In the past six months the US government, partly through the agency of the
Federal Reserve and JP Morgan Chase, has rescued no fewer than four major
financial institutions - Bear Stearns, Fannie Mae, Freddie Mac and American
International Group (AIG), at a probable cost to the taxpayer of over $300
billion. A fifth, Lehman Brothers, was allowed to go under. One problem (apart
from the philosophical questions surrounding state rescues): in making the
decisions as to whether rescue was warranted in each case, Treasury Secretary
"Hank" Paulson went 0 for 5.
In a pure capitalist system there would be no state bailouts - so much is
obvious. There would also be a very small state sector, so little temptation
for such bailouts, and a highly competitive financial system in which no one
institution could grow dominant. In the 19th century British economy, for
example, Pole, Thornton
and Company, a private London-based bank taking deposits from wealthy
individuals and from country bankers went bankrupt in 1825. Since it was among
the largest banks of its day, this caused considerable disruption, but there
was no question of a bailout.
Indeed, only a few months earlier, at the peak of the 1825 speculative bubble,
prime minister Robert, Lord Liverpool had opined on the subject of bailouts in
the House of Lords:
I wish it however to be clearly understood, that
those who now engage in Joint-Stock Companies, or other enterprises, enter on
those speculations at their peril and risk. I think it my duty to declare, that
I never will advise the introduction of any bill for their relief; on the
contrary, if such a measure is proposed, I will oppose it, and I hope that
Parliament will resist any measure of the kind.
later in the century, the huge wholesale money broker Overend, Gurney failed in
1866, and the Bank of England notably held back from providing assistance - not
least because the Gurneys had been aggressive in their battles against Bank of
England dominance only a few years earlier.
The opposite decision was taken in 1890, when the merchant bank Barings got
into trouble over its loans to South America. Barings was considerably smaller
than Overend, Gurney but had been established over a century and had the finest
political and financial connections. (A former Baring partner was running Egypt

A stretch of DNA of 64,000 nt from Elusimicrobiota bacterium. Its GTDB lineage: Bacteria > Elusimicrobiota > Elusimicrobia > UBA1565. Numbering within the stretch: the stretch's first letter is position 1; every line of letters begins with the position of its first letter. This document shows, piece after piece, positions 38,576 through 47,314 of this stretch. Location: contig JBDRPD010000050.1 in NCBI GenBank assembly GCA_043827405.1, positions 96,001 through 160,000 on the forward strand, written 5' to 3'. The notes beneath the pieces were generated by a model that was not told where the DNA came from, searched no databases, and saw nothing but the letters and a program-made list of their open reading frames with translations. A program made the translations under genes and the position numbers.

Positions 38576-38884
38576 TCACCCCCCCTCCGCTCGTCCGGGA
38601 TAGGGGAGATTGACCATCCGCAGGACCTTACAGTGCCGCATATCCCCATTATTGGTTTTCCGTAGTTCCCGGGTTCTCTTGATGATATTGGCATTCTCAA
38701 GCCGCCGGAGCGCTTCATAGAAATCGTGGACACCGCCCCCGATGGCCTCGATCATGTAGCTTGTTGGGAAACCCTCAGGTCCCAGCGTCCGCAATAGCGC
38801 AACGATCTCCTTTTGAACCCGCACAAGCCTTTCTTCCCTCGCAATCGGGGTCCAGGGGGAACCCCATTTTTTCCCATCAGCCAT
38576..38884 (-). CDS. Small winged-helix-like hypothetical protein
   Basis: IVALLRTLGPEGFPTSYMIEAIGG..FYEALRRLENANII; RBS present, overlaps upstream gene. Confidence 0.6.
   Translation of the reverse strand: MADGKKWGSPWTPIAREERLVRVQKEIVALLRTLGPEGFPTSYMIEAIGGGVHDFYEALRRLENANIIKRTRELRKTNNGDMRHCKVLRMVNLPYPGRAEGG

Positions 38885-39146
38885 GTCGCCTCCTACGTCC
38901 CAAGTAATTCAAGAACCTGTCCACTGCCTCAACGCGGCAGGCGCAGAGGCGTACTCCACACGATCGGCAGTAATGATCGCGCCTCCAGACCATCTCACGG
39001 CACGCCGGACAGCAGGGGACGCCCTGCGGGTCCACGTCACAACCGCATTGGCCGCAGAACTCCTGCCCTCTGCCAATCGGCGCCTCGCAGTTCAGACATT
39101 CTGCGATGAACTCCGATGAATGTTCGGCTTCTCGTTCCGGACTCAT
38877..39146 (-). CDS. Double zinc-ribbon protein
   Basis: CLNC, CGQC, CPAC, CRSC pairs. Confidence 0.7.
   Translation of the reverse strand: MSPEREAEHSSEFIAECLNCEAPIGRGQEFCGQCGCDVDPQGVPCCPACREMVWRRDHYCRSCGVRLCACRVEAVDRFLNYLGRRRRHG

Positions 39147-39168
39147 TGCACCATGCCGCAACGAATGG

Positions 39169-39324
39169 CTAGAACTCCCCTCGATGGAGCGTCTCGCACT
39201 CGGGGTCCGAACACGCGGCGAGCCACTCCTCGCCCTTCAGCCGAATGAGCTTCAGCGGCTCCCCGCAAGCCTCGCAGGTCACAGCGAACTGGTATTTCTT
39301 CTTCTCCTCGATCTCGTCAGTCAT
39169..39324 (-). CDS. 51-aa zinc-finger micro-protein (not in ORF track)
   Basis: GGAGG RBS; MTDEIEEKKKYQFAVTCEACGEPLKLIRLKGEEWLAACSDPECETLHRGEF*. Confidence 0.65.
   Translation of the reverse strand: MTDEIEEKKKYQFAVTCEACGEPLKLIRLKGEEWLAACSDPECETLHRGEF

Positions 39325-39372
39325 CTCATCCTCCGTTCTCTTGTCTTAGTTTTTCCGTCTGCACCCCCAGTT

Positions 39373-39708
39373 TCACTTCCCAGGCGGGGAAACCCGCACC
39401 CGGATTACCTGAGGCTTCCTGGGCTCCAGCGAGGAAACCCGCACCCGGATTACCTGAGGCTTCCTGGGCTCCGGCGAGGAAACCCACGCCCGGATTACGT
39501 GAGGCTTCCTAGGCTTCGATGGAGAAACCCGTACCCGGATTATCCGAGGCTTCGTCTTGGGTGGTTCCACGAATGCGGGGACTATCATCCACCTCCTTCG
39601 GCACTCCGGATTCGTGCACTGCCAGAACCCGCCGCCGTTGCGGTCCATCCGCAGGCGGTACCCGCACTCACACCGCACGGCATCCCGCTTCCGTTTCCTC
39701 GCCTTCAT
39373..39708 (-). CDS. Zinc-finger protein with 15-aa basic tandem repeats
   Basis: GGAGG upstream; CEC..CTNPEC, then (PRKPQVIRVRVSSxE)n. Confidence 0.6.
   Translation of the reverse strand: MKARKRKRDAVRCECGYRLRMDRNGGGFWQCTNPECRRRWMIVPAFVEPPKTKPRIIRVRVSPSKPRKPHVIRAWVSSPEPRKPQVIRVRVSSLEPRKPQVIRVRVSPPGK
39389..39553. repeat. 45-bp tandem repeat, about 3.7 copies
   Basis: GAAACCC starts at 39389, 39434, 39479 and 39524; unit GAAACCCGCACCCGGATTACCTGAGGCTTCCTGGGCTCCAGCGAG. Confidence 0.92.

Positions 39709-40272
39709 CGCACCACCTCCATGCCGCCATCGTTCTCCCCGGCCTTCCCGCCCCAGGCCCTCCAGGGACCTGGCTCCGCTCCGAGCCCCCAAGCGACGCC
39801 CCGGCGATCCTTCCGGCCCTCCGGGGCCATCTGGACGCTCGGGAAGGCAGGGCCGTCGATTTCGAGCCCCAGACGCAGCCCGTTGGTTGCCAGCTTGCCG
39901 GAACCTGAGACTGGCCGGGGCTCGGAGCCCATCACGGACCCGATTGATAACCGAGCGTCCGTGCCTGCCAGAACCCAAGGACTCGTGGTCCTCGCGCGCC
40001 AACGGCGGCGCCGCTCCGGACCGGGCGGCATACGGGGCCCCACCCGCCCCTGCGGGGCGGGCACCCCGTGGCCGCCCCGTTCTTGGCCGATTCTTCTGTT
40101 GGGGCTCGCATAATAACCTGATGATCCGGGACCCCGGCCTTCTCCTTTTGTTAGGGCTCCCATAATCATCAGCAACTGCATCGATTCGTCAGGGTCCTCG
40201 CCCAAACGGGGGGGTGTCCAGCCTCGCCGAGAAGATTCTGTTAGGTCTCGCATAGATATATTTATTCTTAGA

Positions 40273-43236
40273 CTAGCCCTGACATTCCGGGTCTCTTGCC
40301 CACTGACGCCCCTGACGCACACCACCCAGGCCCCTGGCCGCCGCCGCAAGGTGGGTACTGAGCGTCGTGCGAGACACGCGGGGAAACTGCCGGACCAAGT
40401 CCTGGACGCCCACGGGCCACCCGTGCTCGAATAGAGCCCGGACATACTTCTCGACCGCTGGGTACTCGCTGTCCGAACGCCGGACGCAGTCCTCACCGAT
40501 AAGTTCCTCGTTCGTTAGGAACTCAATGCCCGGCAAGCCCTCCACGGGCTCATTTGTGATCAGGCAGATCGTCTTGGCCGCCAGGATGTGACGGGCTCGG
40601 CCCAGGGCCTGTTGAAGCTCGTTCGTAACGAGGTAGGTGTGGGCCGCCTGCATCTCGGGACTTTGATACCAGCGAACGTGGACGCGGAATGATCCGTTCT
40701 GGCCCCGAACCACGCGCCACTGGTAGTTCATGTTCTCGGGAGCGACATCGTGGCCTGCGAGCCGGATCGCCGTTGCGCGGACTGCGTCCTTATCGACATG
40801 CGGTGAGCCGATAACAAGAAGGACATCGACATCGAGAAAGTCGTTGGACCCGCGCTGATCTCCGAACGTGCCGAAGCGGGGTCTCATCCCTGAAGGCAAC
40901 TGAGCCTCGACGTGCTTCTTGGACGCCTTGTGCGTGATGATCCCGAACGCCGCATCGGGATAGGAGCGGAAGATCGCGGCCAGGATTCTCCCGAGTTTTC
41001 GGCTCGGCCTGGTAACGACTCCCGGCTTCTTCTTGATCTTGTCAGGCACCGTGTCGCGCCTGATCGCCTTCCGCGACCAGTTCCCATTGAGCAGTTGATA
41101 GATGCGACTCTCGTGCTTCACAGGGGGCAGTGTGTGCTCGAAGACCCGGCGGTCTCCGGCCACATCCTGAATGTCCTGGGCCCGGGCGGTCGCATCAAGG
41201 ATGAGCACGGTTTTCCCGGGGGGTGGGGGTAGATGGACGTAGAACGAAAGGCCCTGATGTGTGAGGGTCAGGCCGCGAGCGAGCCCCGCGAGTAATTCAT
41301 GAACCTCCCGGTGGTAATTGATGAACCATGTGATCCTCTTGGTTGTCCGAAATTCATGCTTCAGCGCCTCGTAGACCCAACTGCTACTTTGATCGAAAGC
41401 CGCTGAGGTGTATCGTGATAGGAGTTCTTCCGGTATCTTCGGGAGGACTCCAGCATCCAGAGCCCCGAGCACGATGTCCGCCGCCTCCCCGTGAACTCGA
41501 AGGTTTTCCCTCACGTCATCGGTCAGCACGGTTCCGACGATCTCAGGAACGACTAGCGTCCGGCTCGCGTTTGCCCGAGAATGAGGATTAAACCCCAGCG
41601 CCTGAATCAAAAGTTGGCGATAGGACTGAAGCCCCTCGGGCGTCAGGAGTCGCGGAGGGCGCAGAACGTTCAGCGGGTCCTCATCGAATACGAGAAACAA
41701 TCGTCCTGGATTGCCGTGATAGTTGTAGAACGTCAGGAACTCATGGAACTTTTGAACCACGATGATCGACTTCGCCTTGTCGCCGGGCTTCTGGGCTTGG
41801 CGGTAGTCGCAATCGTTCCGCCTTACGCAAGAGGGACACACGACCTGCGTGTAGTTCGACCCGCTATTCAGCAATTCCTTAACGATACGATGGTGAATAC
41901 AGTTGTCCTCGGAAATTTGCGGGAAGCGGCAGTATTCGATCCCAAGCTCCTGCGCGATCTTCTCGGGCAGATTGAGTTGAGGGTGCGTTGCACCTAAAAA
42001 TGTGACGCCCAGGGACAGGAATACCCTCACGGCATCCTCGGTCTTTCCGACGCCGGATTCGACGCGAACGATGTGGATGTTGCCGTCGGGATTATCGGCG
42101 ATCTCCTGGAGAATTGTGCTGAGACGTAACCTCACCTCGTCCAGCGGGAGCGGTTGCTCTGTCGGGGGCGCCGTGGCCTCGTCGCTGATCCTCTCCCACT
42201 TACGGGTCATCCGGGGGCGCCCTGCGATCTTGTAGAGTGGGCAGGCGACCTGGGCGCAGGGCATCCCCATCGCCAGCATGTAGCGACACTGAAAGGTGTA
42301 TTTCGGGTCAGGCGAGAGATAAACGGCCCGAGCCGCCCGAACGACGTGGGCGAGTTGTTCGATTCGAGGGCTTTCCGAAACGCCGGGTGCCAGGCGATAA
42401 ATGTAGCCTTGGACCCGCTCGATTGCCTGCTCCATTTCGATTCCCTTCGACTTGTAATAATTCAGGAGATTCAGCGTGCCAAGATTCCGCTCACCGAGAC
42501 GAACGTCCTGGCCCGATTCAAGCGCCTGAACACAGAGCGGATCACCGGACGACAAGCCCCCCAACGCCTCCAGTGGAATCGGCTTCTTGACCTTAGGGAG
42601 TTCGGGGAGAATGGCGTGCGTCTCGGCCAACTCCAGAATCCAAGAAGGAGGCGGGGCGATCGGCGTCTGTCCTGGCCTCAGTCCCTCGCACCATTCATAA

on behalf of the British government.) On this occasion, the Bank of England
arranged a consortium of leading London banks and bailed out Barings, which
survived until further disaster struck a century later.
Thus, over the course of the 19th century, British official policy on bailouts
became established. Size and connections within the system were not the primary
factors in deciding whether a bank should be bailed out. Both Pole, Thornton
and Overend, Gurney were among the largest financial institutions, and both had
very extensive networks of connections: Pole, Thornton with 43 country banks
which were its correspondent depositors and Overend, Gurney with the entire
money market through short-term paper trading.
However their "names" were not such as to cause a crisis of confidence through
their failure. Pole, Thornton's business of pure private banking was of only
modest importance in the overall economy (even back then, a Rothschilds or
Barings bankruptcy, with their domination of international capital markets,
would have posed a much bigger problem.) Overend, Gurney had already acquired a
questionable reputation through aggressive business practices. Indeed Overend,
Gurney, which by the time of its collapse had married dominance in short-term
money markets with huge investments in unsound private equity deals, bore a
striking resemblance to a 2008 investment bank.
On the other hand, Barings, although smaller than Overend, Gurney, was among
the longest-established and most eminent merchant banks in the City of London.
Hence it could not be allowed to fail because its failure would cause a
collapse of confidence in Britain's banking system that could do immense
economic and even geopolitical damage.